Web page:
How is your gaydar working?

David France (who, coincidentally interviewed me for an article on the neuroscience of partisanship yet to appear in GQ) has a fascinating new article in New York Magazine about all the biological differences between gay and straight men.  The hook is that maybe your gaydar (the ability to pick out a gay person based on superficial characteristics) is based on certain elements of physical reality.  Exactly a year ago I wrote about scientific research that found that handedness is tied to the direction the hair on the crown of your head swirls.  Turns out the swirl of your hair is even tied to sexuality.  Roughly 8% of straight men swirl counter-clockwise, as opposed to 23% of gay men.  If you followed the previous link, you realize that this also means gay men are more likely to be left-handed than are straight men.  Sexual orientation also appears to be correlated with the relative length of your ring and index finger and even the pattern of your thumbprint.  Amazing stuff.  It also, of course, matters socially and politically.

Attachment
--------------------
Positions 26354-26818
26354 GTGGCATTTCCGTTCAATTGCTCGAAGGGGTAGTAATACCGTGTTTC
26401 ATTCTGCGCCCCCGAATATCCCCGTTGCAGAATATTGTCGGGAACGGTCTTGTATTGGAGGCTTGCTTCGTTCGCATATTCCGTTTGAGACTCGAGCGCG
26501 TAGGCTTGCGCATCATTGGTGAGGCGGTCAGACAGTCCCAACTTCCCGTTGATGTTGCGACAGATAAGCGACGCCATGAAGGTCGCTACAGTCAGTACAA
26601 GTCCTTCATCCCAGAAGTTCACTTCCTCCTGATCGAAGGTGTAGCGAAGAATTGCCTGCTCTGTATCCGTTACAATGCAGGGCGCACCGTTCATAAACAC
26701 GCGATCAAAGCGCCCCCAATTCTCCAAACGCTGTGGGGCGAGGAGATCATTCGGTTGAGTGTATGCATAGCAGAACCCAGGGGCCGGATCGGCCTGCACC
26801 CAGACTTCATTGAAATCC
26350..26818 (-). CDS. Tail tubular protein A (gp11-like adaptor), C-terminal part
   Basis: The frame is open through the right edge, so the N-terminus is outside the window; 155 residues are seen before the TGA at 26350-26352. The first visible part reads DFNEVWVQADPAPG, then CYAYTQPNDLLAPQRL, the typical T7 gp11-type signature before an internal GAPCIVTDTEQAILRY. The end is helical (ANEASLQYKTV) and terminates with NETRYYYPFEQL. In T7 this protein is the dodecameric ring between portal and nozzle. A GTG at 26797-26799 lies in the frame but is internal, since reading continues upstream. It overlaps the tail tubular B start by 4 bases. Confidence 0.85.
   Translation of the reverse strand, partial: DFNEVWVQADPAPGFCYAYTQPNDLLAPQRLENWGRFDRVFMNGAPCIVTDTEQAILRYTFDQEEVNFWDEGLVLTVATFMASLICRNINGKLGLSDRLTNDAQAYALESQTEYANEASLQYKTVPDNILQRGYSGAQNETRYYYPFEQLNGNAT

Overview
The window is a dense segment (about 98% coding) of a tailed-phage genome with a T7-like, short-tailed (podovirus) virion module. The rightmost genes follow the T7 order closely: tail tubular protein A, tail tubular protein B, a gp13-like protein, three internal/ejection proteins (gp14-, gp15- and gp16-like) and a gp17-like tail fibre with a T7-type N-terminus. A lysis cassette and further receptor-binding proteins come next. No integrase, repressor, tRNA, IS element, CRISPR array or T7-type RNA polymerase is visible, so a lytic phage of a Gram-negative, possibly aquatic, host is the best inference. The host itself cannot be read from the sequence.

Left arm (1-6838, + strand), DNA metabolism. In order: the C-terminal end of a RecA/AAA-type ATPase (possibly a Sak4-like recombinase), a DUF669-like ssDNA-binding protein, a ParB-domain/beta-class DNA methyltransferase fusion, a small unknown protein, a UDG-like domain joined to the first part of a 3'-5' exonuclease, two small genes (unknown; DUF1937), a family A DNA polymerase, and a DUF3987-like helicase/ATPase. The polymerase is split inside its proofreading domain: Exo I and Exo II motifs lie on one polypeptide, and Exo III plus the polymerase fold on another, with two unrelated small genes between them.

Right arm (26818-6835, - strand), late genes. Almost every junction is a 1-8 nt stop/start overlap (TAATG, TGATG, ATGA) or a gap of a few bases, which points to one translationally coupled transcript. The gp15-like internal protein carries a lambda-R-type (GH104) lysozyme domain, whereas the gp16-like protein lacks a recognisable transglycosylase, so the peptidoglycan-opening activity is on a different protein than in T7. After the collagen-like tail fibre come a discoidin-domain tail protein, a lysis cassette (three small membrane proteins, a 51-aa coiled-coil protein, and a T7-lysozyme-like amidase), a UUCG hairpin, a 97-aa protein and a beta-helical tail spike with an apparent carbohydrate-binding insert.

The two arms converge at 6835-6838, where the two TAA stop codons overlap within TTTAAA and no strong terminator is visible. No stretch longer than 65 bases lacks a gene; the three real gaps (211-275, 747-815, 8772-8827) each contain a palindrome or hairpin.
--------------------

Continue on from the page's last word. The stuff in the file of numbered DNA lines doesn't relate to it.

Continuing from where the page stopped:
But every discovery in this field ignites a new discussion of morality.
Politically, there is something very powerful about the notion that
sexual orientation is a matter of biology, not choice. In poll after
poll, of the one third of Americans who believe homosexuality is
socially influenced, in other words ?a choice,? about 70 percent think
being gay is ?not acceptable.? But for those who believe it is
biologically mandated, the statistic reverses, and four out of five
Americans find gayness ?acceptable.?

Its fascinating stuff.  And just for the record, my hair swirls counterclockwise and my ring finger is longer than my index finger :-).  On a slightly related note, the BBC has a really fun interactive website on how all these subtle biological differences relate to male/female differences. 

%d bloggers like this: